Wednesday, September 02, 2009

The Wealthy Writer

My publisher recently sent me a copy of “The Wealthy Writer.” Not because they thought I needed a prod to assist me in making more money, but to review. It’s their book; they wrote it. You could do worse than read this book-—the marketing tips alone are worth the cover price—-but if you have aspirations akin to mine, you may come away more disheartened than before.

The book is part pep-talk, part practical advice from a duo who have been successful on both sides of the publishing game—-being publishers and self-publishers. This puts them in a unique position and makes their guidance worth heeding. The most impressive thing about the book is, even though they are publishers, they advise self-publication as the best way to make money with your writing. And they have real-life examples to back that up.

As they point out, if you self-publish your book, you stand to make a profit of £7 to £10 per book instead of £0.45. If you flog your book unmercifully and sell 3,000 copies, you make £30,000. If that sounds too good to be true, it isn’t. There are hard truths to back that up, but there are also mitigating factors.

The Hard Truths:
     - Even if you go with a major publisher, you are still going to be responsible for most of your book’s marketing, so you save little here and give up a lot.
     - If you go with a major publisher, you would have to sell over 66,000 books to give you the same amount of money you could make selling just 3,000.

Mitigating Factors:
     - You are not not going to sell 3,000 books.

The other, oft-visited issues I have with self publication are:
     - No matter how hard you try, your amateur product won’t be as good as what a professional would produce. I can personally attest to this.
     - You still have to face that "self-published" stigma.

All that said, self-publication is clearly a better option than it was just a few years ago. The advent of POD and computer graphics means you really can put out a (nearly) professional looking product, and get it printed, for a nominal fee. No more stacking boxes of unwanted books in the garage or laying out thousands of dollars for a print run. And as the option becomes more and more viable, the stigma appears to be shrinking. Even in its self-published form, I was able to get “Postcards” into a few books stores.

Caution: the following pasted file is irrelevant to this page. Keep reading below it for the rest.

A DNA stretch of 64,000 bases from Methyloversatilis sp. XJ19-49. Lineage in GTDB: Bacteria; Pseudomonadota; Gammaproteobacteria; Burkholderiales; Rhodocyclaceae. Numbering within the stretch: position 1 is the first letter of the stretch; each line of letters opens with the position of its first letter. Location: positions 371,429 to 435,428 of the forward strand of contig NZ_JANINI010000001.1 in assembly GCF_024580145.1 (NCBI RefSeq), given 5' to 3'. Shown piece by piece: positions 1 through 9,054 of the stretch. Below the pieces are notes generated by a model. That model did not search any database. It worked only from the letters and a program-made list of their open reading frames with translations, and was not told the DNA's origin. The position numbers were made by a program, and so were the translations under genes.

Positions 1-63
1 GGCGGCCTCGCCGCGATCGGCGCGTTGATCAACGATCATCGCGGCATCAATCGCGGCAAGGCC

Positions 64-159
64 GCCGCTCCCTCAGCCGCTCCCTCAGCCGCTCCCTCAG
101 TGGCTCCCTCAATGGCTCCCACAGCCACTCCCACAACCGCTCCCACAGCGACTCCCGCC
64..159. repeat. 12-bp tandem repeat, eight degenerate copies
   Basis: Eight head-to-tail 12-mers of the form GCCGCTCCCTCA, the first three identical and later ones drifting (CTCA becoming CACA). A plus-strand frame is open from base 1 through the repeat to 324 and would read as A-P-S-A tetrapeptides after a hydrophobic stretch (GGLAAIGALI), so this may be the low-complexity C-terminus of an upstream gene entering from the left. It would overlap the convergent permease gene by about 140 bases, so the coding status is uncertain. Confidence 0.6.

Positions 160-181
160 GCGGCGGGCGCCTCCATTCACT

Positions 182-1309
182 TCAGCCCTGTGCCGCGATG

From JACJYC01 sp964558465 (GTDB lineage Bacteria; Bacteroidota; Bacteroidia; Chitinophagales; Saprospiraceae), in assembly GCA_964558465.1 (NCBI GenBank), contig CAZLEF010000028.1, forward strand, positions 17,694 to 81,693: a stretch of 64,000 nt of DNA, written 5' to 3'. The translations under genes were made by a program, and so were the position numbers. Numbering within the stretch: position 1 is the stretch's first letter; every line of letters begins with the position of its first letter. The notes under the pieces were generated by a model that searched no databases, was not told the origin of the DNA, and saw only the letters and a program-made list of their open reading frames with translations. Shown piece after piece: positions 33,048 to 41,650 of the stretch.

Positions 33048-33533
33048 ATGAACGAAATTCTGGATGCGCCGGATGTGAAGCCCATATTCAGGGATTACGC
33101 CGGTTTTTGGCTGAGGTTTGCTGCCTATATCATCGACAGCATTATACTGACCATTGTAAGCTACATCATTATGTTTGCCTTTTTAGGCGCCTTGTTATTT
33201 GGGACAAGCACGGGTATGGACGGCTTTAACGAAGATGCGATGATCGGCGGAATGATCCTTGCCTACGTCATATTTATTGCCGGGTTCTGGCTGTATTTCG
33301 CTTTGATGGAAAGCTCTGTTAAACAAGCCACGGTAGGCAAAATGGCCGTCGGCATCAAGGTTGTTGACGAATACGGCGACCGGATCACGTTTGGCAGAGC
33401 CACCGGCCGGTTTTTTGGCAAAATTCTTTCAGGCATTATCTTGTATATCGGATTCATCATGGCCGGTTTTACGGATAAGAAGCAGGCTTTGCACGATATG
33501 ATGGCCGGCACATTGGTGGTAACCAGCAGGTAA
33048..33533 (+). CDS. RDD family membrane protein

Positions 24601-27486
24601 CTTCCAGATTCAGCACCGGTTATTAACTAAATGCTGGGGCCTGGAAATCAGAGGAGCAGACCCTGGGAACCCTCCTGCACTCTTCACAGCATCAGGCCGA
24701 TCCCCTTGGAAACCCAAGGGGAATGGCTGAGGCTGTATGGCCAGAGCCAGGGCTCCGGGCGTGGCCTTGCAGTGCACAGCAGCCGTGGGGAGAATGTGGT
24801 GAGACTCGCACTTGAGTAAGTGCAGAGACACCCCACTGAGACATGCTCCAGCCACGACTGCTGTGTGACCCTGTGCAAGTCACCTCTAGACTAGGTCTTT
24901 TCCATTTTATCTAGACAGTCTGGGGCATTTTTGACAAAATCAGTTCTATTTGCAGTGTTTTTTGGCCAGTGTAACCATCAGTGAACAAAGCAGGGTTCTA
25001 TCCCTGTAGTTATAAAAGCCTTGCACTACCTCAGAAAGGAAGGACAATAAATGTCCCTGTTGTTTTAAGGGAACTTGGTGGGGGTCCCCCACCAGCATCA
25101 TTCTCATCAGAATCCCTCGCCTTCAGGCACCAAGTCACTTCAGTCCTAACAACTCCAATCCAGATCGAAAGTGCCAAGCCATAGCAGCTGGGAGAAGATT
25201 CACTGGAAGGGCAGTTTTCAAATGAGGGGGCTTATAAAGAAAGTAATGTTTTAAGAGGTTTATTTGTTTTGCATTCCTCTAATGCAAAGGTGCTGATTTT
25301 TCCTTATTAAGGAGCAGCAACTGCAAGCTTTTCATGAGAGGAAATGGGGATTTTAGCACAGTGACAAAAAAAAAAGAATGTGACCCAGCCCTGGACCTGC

After reading this book, I am convinced you can make a decent living writing and publishing and flogging your own books, just as I became convinced you can make a decent living writing service articles after I read “How to Become Embarrassingly Rich by Writing Service Articles,” or something like that. In each case, however, it presupposes you are doing this full-time. Now I have nothing but admiration for people with the courage, conviction and drive necessary to quit their job and devote themselves to full-time self-employment, but the vast majority of us simply are not in the position of being able to walk away from a steady pay check. And take it from me, there comes a time when you simply cannot devote more of your non-work life to marketing.

But all of this is academic; self-publishing is not for me, and neither is it—-if you have writing ambitions similar to mine—-for you. This book, as well as “Aiming at Amazon” both state plainly that this model works only for non-fiction. Novelists, short story writers and humorists need not apply. Now, you are certainly welcome to publish your book yourself, but they practically guarantee you won’t sell many. A non-fiction book provides something tangible that people want: “How to Live on £0.37 a Day,” “Three Steps to a Better Orgasm,” “Eat All You Want and Still Stay Thin—-a Bulimic’s Guide to a Beautiful Body,” . . . really, I could do this all day, but you get the point. With non-fiction you have a built-in customer base; with fiction you have a story.

This isn’t a gripe, I’m simply pointing out the facts. And, personally, I’d rather have the stories; I just wish there was a way to make some money with them.


  1. Thanks for this, mike.
    Depressing read, but useful.
    I am a bit pessimistic when it comes to things like self-publishing. we should never underestimate the power of PR and marketing. A well marketed book, even if it is crap, will sell.exposure is everything, isn't it? From blogs to books...who would read it if they wont even know about it?
    what is service articles by the way, I have no clue?

  2. Useful comments, thank you.
    I agree on the non-fiction. I self published one, priced it so I would make a profit, even if the big book shops took any (they only pay 50% of price).
    I had a smal market Worldwide, about 2500, I estimated, printed 600 and have just about sold out.
    It's a bit of hassle, a lot of fun, it does not make a fortune, and I'm fortunate enough to be on a pension.
    That's what you have to look at. It does push you up in the pecking order in the line and, after ALL expenses, software, camera, computer, etc. I was getting a hefty 60% profit, instead of a dribble.
    Do enjoy, if you have the time!